Implications of public sector reform for public sector unions in Zambia : a case study of the Civil Servants and Allied Workers Union of Zambia in Lusaka District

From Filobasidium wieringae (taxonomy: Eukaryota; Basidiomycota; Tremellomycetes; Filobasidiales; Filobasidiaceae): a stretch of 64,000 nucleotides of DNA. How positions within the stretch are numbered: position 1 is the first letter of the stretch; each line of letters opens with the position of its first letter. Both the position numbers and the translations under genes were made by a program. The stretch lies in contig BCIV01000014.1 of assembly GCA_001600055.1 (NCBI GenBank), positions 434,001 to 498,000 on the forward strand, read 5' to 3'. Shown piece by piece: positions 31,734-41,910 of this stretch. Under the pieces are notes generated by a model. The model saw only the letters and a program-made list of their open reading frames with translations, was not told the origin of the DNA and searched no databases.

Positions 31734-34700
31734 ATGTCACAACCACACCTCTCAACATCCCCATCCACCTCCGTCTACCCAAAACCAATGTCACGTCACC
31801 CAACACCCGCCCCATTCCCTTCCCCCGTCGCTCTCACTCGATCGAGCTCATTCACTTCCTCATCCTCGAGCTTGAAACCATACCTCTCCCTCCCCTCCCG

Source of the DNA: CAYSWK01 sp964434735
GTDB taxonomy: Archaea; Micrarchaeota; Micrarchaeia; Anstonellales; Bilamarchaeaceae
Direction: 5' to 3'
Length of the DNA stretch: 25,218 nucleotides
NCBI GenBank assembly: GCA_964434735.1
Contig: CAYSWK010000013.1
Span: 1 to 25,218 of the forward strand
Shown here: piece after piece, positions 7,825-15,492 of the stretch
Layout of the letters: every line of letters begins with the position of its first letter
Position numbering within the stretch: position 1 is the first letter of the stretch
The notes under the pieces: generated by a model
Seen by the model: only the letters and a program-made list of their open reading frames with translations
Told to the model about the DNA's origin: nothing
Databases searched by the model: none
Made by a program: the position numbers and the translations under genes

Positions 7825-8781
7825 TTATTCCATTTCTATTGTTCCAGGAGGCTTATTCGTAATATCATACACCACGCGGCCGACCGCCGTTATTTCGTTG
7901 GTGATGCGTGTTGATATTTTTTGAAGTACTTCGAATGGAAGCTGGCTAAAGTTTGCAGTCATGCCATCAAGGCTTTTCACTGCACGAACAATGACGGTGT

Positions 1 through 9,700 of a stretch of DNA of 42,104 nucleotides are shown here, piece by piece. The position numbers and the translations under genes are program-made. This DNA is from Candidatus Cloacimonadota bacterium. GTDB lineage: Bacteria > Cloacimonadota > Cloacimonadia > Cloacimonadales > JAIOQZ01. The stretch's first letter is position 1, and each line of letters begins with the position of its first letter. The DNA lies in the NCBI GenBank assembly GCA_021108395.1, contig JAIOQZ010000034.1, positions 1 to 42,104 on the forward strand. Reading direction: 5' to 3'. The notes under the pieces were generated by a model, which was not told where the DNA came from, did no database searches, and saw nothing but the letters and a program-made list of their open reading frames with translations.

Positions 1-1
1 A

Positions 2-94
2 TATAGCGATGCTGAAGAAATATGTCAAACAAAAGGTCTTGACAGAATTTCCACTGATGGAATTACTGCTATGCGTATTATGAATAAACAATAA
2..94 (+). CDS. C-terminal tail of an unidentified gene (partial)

The thesis examines the implications of Public Sector Reform (PSR) for public sector unions in Zambia. Using the case study strategy, the research investigates the Civil Servants and Allied Workers Union of Zambia (CSAWUZ) in Lusaka district under the rubric of PSR. The research is qualitative in nature. Two types of data were collected, namely, secondary and primary data. A sample of 25 key informants was engaged in the research. These informants include five managers of public institutions and 20 leaders of the CSAWUZ. The methods of multistage, purposive and snowball sampling were used to select the informants. Secondary data were collected by reading documents on PSR and trade unions while primary data were collected by conducting semi-structured interviews with the sampled informants. The data are analysed using the method of content analysis. The findings reveal that Zambia is characterised by a young, unskilled and impoverished population. The government faces challenges to deliver services especially in rural areas and to the female population. There are three major categories of government institutions in Zambia. These are central government, local government and parastatals. There are also different types of trade unions organising employees in these institutions. They include sectoral unions, enterprise unions, occupational unions, industrial unions, and federations of trade unions. However, the operations of these unions have been challenged by the reform of the public sector. Two generations of PSR have been implemented in Zambia. These are New Public Management (NPM) and post-NPM reforms. On the one hand, NPM reforms emphasised the effectiveness of market forces and the weakness of government regulation. On the other hand, post-NPM reforms emphasise the interconnectedness of stakeholders in the processes of policy formulation and implementation. These stakeholders include government, business, civil society organisations, employers and trade unions. The implementation of PSR is influenced by the interplay of a number of factors. These include the recognition of problems in the public sector, the emergence of a new ideology, and the presence of actors spearheading the reform of the public sector. The findings show that PSR involves changing the role of the public sector in the process of providing goods and services. Instead of the public sector being the only provider, it is a partner. As a partner, its role is to create an environment that encourages the growth of the private sector. However, this kind of reform negatively affects trade unions in the public sector. The effects include reductions in union membership, income and power. Although public sector unions are negatively affected by PSR, they have agency and do not just wait to become victims of the reform process. They make strategies to adapt to the changing circumstances. These strategies include diversifying the membership, servicing the membership, decentralising the organisational structure of the union, coordinating union activities, and forming alliances with external organisations dealing with issues affecting workers. This implies that trade unions in the public sector have opportunities to deal with challenges facing them under the rubric of PSR.